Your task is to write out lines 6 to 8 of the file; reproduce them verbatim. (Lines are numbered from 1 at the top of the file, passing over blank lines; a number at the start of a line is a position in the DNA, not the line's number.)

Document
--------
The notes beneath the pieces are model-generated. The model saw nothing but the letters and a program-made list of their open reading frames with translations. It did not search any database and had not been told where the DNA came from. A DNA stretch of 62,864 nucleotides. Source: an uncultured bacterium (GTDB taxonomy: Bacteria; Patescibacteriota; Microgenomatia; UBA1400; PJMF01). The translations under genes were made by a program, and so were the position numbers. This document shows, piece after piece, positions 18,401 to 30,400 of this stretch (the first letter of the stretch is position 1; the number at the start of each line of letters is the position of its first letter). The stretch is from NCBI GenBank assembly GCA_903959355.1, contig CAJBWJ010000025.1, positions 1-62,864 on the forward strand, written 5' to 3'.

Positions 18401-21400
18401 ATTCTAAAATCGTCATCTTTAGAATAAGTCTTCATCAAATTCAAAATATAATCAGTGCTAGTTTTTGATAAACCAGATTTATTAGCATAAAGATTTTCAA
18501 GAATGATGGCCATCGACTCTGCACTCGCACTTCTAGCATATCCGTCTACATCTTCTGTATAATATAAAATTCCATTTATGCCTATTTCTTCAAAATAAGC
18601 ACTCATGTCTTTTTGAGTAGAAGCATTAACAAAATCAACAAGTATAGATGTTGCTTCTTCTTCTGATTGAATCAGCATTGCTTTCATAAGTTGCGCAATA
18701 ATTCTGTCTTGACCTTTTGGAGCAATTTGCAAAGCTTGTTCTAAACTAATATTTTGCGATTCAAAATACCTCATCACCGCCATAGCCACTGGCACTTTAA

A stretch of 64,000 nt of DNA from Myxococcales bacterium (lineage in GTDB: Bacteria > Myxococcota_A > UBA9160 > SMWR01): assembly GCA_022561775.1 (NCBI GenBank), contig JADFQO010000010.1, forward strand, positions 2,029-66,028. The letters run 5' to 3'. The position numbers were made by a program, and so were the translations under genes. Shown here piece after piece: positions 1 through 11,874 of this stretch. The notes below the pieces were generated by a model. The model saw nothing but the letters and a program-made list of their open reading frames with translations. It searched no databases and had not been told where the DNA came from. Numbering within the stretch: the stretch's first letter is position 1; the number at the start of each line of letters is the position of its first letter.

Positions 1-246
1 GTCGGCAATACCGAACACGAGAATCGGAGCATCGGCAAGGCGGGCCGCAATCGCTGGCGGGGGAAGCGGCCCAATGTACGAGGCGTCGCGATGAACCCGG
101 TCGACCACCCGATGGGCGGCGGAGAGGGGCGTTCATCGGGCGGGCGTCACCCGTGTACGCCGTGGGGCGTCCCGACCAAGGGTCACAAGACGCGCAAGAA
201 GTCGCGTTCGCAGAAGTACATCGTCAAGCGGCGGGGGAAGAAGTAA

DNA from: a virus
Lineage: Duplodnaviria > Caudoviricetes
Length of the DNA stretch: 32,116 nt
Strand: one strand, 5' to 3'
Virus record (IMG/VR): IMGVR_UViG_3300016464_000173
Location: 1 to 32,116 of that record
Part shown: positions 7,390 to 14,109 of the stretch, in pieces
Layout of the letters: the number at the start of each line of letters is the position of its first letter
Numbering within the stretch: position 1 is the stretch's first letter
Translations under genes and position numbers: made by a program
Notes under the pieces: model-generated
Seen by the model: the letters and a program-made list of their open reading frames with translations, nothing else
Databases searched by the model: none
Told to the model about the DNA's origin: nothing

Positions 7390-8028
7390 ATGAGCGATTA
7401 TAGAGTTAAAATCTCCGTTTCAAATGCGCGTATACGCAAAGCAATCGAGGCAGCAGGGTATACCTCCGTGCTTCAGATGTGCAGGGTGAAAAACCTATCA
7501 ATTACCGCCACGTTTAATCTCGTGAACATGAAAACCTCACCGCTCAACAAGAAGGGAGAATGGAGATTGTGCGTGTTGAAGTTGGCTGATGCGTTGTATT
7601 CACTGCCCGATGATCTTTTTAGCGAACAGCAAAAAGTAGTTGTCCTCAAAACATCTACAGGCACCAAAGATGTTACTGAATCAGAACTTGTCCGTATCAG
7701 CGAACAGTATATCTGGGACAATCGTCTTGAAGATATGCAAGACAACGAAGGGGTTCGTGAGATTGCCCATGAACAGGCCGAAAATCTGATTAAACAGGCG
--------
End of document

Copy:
18701 ATTCTGTCTTGACCTTTTGGAGCAATTTGCAAAGCTTGTTCTAAACTAATATTTTGCGATTCAAAATACCTCATCACCGCCATAGCCACTGGCACTTTAA

A stretch of 64,000 nt of DNA from Myxococcales bacterium (lineage in GTDB: Bacteria > Myxococcota_A > UBA9160 > SMWR01): assembly GCA_022561775.1 (NCBI GenBank), contig JADFQO010000010.1, forward strand, positions 2,029-66,028. The letters run 5' to 3'. The position numbers were made by a program, and so were the translations under genes. Shown here piece after piece: positions 1 through 11,874 of this stretch. The notes below the pieces were generated by a model. The model saw nothing but the letters and a program-made list of their open reading frames with translations. It searched no databases and had not been told where the DNA came from. Numbering within the stretch: the stretch's first letter is position 1; the number at the start of each line of letters is the position of its first letter.

Positions 1-246